Purpose: Physicians have a higher rate of burnout compared with the general population, and burnout's origin can be traced to residency training. Little evidence exists documenting the causes of burnout, and there is even less evidence on protective factors. The goal of this exploratory study was to determine which resident-identified stressors are associated with the presence of burnout and which resident-identified wellness factors are associated with the absence of burnout.
Method: In the fall of 2006, residents from 13 specialties completed a demographics questionnaire, a survey of factors that promote burnout and wellness, and the Maslach Burnout Inventory.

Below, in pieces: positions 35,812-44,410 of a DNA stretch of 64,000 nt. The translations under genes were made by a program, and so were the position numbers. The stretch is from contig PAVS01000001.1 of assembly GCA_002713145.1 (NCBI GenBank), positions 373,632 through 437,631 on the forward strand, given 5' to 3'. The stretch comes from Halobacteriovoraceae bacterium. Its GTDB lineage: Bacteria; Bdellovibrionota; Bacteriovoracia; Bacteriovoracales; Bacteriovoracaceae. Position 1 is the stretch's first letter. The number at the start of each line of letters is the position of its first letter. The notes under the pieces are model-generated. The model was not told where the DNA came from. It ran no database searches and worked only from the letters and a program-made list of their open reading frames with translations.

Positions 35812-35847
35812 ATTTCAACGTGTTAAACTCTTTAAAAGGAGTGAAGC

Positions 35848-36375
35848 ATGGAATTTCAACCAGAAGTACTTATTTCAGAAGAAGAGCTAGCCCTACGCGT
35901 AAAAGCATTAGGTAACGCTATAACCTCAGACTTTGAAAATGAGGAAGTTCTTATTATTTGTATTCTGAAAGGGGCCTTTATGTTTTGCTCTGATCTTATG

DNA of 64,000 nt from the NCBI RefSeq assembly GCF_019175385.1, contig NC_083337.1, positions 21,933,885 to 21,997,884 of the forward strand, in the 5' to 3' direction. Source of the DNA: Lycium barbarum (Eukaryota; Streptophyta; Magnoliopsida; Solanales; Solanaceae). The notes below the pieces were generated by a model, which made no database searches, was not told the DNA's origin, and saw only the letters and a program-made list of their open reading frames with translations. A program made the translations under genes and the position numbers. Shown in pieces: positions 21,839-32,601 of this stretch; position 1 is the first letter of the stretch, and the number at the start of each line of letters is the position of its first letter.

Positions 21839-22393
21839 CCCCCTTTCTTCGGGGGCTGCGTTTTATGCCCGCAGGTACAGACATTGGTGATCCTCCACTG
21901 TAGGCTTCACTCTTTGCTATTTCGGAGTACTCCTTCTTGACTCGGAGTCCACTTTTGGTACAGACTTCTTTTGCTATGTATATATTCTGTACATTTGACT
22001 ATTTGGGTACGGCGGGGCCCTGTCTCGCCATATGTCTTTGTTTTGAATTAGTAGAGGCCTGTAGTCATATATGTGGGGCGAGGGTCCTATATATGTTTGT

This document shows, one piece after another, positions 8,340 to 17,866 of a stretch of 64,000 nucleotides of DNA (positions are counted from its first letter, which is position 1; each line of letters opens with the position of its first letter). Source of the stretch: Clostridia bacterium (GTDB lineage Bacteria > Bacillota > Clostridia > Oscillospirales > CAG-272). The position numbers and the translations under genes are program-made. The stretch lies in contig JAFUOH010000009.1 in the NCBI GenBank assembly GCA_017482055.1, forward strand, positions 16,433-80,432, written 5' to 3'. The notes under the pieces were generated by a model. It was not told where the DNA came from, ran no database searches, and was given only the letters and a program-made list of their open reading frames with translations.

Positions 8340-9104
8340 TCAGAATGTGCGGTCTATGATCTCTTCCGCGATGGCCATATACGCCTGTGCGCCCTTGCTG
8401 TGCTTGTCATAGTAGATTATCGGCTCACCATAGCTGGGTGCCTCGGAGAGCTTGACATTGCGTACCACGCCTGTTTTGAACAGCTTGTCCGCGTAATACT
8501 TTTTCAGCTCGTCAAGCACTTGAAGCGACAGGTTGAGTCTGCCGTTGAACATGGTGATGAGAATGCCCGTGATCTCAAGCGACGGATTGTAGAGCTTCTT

Results: From a pool of 395 residents, 150 (38%) completed the questionnaires. Of 32 burnout factors, 27 were significantly associated with at least one burnout scale. Pessimism was the only burnout factor associated with all three burnout scales; 11 other burnout factors were associated with at least two burnout scales. Of 29 wellness factors, 25 were significantly associated with at least one burnout scale, indicating a lack of burnout. Use of prescription medications was the only wellness factor associated with all three burnout scales, indicating low burnout. Thirteen other wellness factors were associated with at least two of the scales.
Conclusions: Significantly more research is needed to further define and measure wellness. Program directors should consider multiple burnout and wellness factors associated with burnout (or its absence) when designing treatment interventions. The aim should be to identify and bolster wellness factors that protect from burnout while minimizing the stressors that cause it.